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It won't stay on Ethernet!

Preface

One of the most frustrating problems in setting up your network can be the AppleTalk control panel telling you that it can't switch to Ethernet because it's "not available." If this happens to you, try to resist the urge to whack the Mac's screen and yell "Not available? It's right there!" This problem typically occurs on Macs with built-in Ethernet, especially when using a crossover cable qm_icon picture. Essentially, whatever is hooked to the Ethernet port (if anything) doesn't look like an Ethernet network to the Mac. Since the Mac is unable to change and see things the way you do, you must understand how the Mac sees things to remedy the problem.

Setting up a crossover network?

It's often challenging to use a crossover cable on Macs that come with built-in Ethernet (like Power Macs and Quadras), because they were designed with an Ethernet hub qm_icon picture in mind. When these Macs start up, the Ethernet port looks for signals from other Ethernet devices. If the Mac doesn't see any, it won't start sending signals of its own. If you use a crossover cable to connect two of these Macs together, neither Mac will ever start sending signals. It's kind of a chicken-and-egg problem.

With the release of the iMac, Apple seems to have changed their built-in Ethernet design to more readily support crossover connections. Here's a quote from their iMac overview: "Ethernet crossover cables allow two Ethernet devices (two computers or a computer and printer, etc.) to connect directly without the use of an Ethernet hub. In the past, these cables have been not supported by Apple. However, iMac can often benefit from using a crossover cable." Basically, Apple is saying that the iMac will also send signals during the startup process, allowing the second computer to detect it as an Ethernet device. For more details, check out the Macs Only iMac Crossover Ethernet page.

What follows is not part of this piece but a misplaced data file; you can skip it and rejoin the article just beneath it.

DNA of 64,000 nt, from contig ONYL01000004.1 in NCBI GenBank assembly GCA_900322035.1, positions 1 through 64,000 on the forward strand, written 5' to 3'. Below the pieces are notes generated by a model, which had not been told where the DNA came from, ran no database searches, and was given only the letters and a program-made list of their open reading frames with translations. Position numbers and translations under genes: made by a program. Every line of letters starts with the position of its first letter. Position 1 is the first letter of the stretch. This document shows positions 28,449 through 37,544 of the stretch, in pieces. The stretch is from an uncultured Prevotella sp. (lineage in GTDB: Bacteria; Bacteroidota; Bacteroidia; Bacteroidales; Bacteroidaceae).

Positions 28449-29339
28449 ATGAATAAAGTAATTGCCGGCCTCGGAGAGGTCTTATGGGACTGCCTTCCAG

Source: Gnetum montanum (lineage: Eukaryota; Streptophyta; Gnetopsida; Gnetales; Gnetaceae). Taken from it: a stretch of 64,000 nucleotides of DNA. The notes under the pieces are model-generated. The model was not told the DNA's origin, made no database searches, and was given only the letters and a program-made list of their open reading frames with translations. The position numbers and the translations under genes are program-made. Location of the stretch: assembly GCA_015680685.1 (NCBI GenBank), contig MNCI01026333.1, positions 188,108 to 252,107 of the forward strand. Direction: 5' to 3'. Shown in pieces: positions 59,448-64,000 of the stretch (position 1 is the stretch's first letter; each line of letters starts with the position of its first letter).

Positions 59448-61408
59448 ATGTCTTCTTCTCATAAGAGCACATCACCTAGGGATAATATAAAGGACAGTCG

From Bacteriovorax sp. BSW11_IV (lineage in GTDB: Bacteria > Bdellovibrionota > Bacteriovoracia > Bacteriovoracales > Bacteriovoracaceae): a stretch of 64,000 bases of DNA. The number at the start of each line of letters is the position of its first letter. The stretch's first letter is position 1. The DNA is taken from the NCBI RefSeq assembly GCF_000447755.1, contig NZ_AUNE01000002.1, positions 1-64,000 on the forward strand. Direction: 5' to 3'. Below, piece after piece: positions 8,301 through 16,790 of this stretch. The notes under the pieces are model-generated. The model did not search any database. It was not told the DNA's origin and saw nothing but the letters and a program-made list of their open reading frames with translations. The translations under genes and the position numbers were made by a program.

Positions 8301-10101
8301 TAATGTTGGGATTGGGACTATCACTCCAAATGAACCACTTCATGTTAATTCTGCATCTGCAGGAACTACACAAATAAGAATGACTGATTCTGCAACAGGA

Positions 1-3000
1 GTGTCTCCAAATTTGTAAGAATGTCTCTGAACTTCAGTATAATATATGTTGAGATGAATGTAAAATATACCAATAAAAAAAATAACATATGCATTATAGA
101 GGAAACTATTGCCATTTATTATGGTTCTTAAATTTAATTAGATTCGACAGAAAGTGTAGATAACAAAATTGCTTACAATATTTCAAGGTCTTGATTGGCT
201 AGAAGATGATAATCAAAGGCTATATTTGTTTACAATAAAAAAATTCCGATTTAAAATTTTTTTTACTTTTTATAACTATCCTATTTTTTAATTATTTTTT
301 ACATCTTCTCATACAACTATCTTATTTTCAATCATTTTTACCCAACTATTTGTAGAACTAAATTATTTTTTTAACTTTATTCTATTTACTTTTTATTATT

Check the connections

Make sure you're attached to a network and the network adapters are functioning properly. Note that your Mac handles LocalTalk and Ethernet differently: you can switch to LocalTalk without a network actually present, but built-in Ethernet won't work unless a network is hooked to the Ethernet port. On Ethernet hubs, there is an activity indicator (usually a red or green light) on each port. When information is passing through that port, the light illuminates. If there isn't any activity on the port your Mac is hooked to, that indicates there's a problem somewhere in the connection or in the port. Try plugging your Mac into a different port; if the problem goes away, you've found a bad port. Also try a different piece of cable, for the same reason.

Check the cables

One of the most common causes of network problems is a cable gone bad. A bad cable is not just one that has internal wires showing or that got chewed on by the dog, though. Internally, most cables actually contain several wires; one bad wire can make the whole cable non-functional, or (even worse) partially functional. So how do you know if you have a bad cable? Typically, you can try swapping it with another, since the odds of getting two new-yet-bad cables is small. To be absolutely sure, you can have a computer tech check the internal connections.

Are you using the right cable?

When you're setting up a network, it's possible to end up with a different cable in the mix than you'd intended, with the end result that the network doesn't work. The most common example is in an Ethernet qm_icon picture network, since both a crossover cable qm_icon picture and a straight-through cable qm_icon picture look identical from the outside, but have different internal functions. If you didn't buy the cable in question yourself, the easiest way to verify what type you have is to compare it with cables at a computer store or check with a computer tech.

Still not working?

Problem still not solved? Questions linger? If so, please send mail and I'll do my best to help out. I try to answer all mail with 24 hours, although it can take longer if the answer requires some research.

Contents of Three Macs & a Printer are ©1996-1999 Matthew Glidden (except for the bits that aren't).

Questions or feedback? Feel free to send mail.

[This page was last updated on 3/7/99; 2:06:27 PM.]



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